It’s a familiar scenario in the COVID era: people working from various rooms in their home. None of which are necessarily set up as an office space with proper ergonomics.
Cue the back pain, and tension in the upper traps, wrists or neck! Although working from the couch or kitchen counter has been a convenient go-to for many, avoidable aches and pains have sprung up as a result.
Modifying your space at home (or in the office!)
Adjust your chair height. Regardless of the surface you are sitting on (exercise ball, stool, chair), your feet should rest flat on the ground. Your knees will be bent at 90 degrees and thighs parallel to the ground. If a chair with ideal height requirements is not accessible, you could place a foot stool or a few blocks under your feet.
Ensure proper distance from your workstation. The best way to gauge proper distance is to keep your elbows bent at 90 degrees, and your forearms parallel to the floor. Sufficient distance will also help keep your wrists in an ideal position. It will also eliminate strain and pain that could develop from being overly flexed or extended. If you work with a laptop, think about using a wireless keyboard and mouse (as opposed to the track pad) to eliminate any avoidable reaching throughout your workday.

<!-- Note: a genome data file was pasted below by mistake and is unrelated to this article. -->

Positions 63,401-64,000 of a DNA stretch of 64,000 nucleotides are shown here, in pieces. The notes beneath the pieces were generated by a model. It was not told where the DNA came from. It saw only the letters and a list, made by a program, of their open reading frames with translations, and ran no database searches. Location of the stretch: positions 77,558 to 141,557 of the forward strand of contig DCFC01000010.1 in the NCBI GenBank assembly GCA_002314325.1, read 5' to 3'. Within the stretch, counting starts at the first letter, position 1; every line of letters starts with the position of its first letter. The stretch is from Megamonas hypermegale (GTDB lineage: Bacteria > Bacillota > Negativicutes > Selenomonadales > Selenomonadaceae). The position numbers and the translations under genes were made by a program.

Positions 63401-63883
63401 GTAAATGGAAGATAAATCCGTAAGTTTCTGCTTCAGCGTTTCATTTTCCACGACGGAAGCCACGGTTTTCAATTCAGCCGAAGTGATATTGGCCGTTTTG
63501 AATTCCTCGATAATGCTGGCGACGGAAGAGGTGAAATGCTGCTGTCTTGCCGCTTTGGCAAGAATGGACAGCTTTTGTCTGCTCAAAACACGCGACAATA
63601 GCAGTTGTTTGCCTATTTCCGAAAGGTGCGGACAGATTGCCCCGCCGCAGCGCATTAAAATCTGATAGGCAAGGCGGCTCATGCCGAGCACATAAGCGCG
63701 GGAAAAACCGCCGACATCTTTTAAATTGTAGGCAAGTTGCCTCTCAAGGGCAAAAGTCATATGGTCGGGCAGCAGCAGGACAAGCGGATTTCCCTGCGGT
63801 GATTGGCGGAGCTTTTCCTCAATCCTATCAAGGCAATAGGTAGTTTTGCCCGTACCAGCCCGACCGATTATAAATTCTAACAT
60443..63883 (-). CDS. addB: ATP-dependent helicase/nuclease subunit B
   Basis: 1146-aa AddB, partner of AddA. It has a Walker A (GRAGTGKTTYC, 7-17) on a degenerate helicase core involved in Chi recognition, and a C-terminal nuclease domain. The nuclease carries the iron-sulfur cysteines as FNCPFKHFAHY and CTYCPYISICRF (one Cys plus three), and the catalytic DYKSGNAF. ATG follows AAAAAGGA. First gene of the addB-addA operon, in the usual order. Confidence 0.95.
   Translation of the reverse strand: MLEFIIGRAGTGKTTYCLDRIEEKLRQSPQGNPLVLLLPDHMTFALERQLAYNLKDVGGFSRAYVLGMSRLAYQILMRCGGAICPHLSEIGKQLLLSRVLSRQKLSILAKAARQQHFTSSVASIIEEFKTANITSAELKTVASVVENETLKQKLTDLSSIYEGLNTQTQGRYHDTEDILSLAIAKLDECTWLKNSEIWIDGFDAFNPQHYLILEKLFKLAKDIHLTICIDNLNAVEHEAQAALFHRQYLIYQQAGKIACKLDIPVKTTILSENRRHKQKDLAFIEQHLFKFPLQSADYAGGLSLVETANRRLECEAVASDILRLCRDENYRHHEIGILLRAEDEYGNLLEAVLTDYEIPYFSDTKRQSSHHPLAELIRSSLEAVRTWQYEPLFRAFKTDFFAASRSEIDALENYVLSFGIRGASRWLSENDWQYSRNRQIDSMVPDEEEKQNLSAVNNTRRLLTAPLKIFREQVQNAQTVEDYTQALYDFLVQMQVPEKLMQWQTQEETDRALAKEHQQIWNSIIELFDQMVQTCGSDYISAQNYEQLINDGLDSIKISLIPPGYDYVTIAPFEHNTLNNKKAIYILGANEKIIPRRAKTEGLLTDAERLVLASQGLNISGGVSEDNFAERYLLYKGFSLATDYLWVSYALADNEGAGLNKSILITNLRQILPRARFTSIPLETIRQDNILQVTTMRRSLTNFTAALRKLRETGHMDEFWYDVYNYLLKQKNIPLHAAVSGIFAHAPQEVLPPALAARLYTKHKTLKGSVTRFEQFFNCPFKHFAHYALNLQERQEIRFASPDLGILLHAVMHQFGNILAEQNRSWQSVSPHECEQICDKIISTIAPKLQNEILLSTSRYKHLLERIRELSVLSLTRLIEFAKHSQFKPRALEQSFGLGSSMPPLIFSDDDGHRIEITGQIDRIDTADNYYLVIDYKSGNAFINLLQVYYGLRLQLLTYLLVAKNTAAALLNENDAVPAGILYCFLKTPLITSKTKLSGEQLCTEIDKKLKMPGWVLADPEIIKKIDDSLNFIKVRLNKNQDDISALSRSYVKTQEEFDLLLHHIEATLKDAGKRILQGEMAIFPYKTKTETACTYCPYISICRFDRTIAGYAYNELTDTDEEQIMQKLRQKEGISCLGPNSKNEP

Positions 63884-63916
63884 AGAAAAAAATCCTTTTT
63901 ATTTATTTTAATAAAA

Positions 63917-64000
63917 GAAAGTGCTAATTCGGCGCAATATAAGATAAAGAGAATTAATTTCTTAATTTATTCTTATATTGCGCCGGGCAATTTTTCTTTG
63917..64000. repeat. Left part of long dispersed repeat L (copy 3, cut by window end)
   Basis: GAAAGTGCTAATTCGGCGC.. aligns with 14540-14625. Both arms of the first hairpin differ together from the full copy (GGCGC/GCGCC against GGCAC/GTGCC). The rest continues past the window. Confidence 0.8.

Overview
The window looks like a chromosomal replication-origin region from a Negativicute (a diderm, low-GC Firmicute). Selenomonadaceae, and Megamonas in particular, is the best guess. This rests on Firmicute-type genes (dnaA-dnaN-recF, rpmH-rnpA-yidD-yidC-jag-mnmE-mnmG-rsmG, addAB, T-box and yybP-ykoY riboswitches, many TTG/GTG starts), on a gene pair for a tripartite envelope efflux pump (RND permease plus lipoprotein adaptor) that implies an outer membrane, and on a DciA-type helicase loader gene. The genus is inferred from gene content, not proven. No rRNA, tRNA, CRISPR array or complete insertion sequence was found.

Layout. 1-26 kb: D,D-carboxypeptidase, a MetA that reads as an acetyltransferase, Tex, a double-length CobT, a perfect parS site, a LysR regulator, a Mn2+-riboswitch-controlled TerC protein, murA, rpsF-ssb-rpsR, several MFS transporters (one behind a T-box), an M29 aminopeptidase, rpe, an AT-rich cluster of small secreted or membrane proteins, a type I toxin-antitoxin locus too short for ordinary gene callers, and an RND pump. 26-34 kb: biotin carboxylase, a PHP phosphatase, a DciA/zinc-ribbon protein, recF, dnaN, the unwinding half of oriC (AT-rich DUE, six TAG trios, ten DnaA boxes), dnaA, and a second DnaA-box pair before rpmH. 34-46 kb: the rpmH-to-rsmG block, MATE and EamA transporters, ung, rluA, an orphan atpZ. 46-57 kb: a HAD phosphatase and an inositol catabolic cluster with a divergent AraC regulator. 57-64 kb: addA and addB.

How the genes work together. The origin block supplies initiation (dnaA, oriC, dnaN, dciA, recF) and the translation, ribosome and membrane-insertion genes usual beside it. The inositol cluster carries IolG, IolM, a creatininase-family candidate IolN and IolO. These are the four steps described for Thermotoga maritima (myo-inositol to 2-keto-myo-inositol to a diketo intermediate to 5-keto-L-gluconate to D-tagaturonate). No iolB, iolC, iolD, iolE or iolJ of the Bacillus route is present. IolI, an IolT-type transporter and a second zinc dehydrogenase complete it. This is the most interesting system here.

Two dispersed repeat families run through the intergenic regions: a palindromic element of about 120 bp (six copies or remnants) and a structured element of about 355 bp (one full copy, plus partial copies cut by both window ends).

Tweak monitor height and distance. Reach your arm out in front of you while seated. Your fingertips should reach, or almost reach your monitor. Next, adjust the height of your monitor. The top should be at eye level. If you’re working with a laptop, consider propping it up on books, yoga blocks, or whatever else you can find that will be a stable prop. Proper monitor height and distance will help maintain your neck in a neutral position. This will prevent your shoulders and upper back from rounding forward.
Modifying your habits
Keep weight in your sits bones. Placing weight in your sits bones, or ischial tuberosities, puts your pelvis in an optimal position. It will also prevent you from rounding your lower back and directing your weight to the wrong areas.
Support your lower back. This is an optional tip for ergonomics. Many people find it more comfortable to use a stool or large exercise ball. If you are someone who finds yourself tucking through your pelvis and rounding through the lower back in a chair with support, you may find it helpful to use a small pillow or a rolled towel to prevent this position from occurring.
Take breaks. This is the best tip for proper ergonomics. Nobody likes to be in one position for too long, so change it up! Get a glass of water, use the bathroom, go for a quick walk, or do some stretches or anything that will get you up and allow your body a quick reset.
These are just a few tips. You might find that some yield better results than others. We all have different bodies and vary in our capacity to move and be comfortable. Experiment and see what works best for you! If you have any questions about proper work ergonomics or would like to consult with a practitioner, book an appointment with Bloom today.
Written by Andrea Desgroseilliers, DC. She provides treatments in person or online at Bloom from Tuesday – Saturday.
Disclaimer – Everything shared is for informative purposes only. It is not intended for assessment, diagnosis or treatment purposes. If you feel there needs to be further investigation, please seek out a qualified health care professional for a proper assessment.